Fair Use Evaluator

Answer

Fair Use Evaluator


A fair use argument is used to determine whether the use of a copy would likely be considered fair by a court. Before crafting a fair use argument, you must first ensure that you have followed best practices for copying a work, which include the following:

  1. Identify and attempt to contact the copyright holder through all reasonable means.
  2. Determine available options for licensing the work or obtaining permission to copy it.
  3. Give proper attribution to the original copyright holder and include a notice of copyright within the copy.
  4. Limit the number of people that have access to the copy.

Once those steps have been taken, this tool can help evaluate the relative strength of a potential fair use argument. To use this tool, select the appropriate yes/no response for each question in the form. Select only one response per line. When you have selected all responses, the graph will indicate the relative strength of the argument for each factor of a fair use argument.

Please note: This tool is for informational purposes only and does not substitute for legal advice. If you have questions or concerns about whether your use of a copy is considered a "fair use," please consult with a qualified lawyer.

Purpose  Yes   Unsure   No 
Is the work being copied for any of the following purposes: criticism, comment, reporting, education, research, or parody? (list adapted from Section 107 of the Copyright Act)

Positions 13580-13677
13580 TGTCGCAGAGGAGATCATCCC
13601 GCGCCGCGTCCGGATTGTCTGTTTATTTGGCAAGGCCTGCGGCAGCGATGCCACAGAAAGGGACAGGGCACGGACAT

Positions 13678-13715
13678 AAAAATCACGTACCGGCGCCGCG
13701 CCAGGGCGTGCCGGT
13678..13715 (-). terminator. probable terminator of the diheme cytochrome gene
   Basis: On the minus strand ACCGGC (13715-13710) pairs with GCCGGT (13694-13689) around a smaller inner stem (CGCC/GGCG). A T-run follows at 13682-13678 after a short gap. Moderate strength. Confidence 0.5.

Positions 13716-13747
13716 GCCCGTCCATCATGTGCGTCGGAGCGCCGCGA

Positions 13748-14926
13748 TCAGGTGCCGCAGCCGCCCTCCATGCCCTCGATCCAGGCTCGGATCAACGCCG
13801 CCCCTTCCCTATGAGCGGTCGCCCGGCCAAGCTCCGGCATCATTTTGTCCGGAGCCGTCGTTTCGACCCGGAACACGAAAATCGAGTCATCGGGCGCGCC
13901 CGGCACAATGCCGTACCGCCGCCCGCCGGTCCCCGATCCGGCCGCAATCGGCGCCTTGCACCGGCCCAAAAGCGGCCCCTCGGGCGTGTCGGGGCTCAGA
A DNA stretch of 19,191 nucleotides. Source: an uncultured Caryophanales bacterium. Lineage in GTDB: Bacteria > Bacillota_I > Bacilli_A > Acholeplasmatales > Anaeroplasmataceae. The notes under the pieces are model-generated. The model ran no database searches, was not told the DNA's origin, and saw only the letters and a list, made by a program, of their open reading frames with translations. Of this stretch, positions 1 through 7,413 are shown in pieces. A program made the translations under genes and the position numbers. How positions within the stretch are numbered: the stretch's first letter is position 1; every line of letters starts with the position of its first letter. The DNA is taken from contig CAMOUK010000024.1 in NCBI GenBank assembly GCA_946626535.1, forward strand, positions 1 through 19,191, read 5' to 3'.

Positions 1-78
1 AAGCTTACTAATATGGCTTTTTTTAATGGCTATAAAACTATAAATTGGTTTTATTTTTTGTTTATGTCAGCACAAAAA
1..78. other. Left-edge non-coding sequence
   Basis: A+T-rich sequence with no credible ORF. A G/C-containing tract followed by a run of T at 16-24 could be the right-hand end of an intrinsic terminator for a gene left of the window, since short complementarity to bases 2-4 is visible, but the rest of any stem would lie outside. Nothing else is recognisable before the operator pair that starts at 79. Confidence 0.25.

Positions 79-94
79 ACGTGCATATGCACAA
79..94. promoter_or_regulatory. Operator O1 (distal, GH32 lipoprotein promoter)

Does the copy transform the original work by adding new expression, meaning, value, or understanding?
Is the work being copied for non-commercial purposes?
Is the work being copied for use in nonprofit education?
Amount  Yes   Unsure   No 
Does the copy consist of a large portion of the original work?
Does the copy consist of the heart of the original work?
Does the copy use more of the original work than is necessary?
Does the copy consist of the most memorable aspect of the original work?
Nature  Yes   Unsure   No 
Had the work been published before the copy was created?
Is the work being copied primarily factual (as opposed to creative)?
Is it important that the public see the copy for news or information purposes?
Does copying the work encourage continued creative expression or scientific thought?
Effect  Yes   Unsure   No 
Does the copy compete directly with the original work?
Could the copy harm the market for the original work if it were to become widespread?
Does the copy deprive the original owner of a new or potential market?
Would the copy supplant or replace the original?

Weak Argument    arrows delineating a weak argument from a strong argument    Strong Argument

 

"The Fair Use Evaluator" is © 2019 Southern New Hampshire University as part of "OER at Southern New Hampshire University". Except where otherwise noted, this work is licensed under the terms of a Creative Commons Attribution-ShareAlike 4.0 license. Derivatives of this work are not authorized to use logo(s) of Southern New Hampshire University.

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  • Last Updated May 07, 2020
  • Views 753
  • Answered By Jennifer Harris

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